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Asimov’s July 2008

In Uncategorized on 2008-06-26 by Kyle Maxwell

I think the July issue of Asimov’s might still be available on newsstands. Here are my thoughts on the contents. This was a fairly average issue of Asimov’s, which is to say that it was very good.

The Philosopher’s StoneBrian Stableford – A steampunk story touching on Sir Francis Drake, etherships, alternate history… This novella just is not my style, but it seems to be a fairly decent example of the genre. The writer tells an interesting story and sketches out a protagonist that seems “real” (if not memorable). Several of the supporting characters lacked depth; bringing them out a little more might have helped me to overcome my apathy towards the genre.

Lester Young and the Jupiter Moons’ BluesGord Sellar – This is an absolutely wonderful mix of 1940s jazz & black culture, plus sort of an alien invasion; the voice of the character is dead-on. Why isn’t more SF written like this? That is to say, with characters clearly of color and willing to explore issues of race. This story will stick with me for a long, long time.

Vinegar Peace, or, The Wrong-Way Used-Adult OrphanageMichael Bishop – An emotional piece about parents surviving their children by an author who knows first-hand. The flow is almost “stream of consciousness” but stays grounded enough not to become distracting.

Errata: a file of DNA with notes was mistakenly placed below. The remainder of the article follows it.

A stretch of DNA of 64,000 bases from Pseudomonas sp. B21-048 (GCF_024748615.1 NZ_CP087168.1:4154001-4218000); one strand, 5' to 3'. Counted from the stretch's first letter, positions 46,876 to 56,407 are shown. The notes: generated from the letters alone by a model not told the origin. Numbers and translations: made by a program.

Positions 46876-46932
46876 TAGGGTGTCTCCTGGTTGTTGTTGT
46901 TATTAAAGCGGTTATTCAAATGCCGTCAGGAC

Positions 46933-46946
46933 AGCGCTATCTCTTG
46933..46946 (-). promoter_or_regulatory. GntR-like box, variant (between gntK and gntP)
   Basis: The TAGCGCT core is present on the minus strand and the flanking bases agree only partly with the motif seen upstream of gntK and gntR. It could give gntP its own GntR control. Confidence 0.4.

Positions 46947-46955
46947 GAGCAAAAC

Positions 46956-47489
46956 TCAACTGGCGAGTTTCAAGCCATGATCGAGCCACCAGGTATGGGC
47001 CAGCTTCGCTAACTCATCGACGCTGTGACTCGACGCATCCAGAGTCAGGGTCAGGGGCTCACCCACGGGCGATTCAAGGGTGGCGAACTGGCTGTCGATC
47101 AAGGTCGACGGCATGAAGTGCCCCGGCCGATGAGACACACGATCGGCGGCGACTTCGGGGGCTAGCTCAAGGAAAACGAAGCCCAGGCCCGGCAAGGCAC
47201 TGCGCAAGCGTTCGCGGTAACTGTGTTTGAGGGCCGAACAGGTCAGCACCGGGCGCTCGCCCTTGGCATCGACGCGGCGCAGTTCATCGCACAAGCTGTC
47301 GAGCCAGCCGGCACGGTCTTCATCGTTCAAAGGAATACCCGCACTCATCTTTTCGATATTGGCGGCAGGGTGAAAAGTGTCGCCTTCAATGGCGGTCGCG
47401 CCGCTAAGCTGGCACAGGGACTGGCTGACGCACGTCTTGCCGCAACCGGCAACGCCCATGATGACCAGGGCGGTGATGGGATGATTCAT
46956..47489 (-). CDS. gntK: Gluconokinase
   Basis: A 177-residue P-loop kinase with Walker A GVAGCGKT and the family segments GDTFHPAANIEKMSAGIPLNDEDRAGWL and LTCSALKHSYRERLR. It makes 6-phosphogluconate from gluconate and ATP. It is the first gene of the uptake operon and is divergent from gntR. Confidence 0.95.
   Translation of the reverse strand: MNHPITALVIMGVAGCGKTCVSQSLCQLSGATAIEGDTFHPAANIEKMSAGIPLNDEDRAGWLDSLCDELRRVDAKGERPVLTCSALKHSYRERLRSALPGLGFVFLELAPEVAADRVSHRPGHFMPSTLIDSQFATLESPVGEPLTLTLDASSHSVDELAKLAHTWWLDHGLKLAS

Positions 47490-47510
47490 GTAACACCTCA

The Woman Under the WorldSteven Utley – A fine example of very short fiction exploring one idea, in the vein of the late Sir Arthur C. Clarke.

Cascading Violet HairR. Neube – I love SF noir, and this story delivers. Set on a space station with resource shortages, dealing with the results of overly authoritarian governments, the story contains several nuggets worth considering in our own world.

26 Monkeys, also the AbyssKij Johnson – Wow, this was almost magical realism. It drug on a little bit here and there, and it’s not the sort of hard science fiction I personally prefer, but the author manages to make one of the monkeys outshine the main character. Not by accident, I’ll note.

Light Across an Impossible LakeMark Rich – I’m still pondering the explication of this tantalizing poem. It’s like I can almost figure out what he’s really describing, but the language is vaguely evocative of enough different things that it’s not simply a poetic description of some astronomical phenomenon, I think. And that makes it excellent verse.

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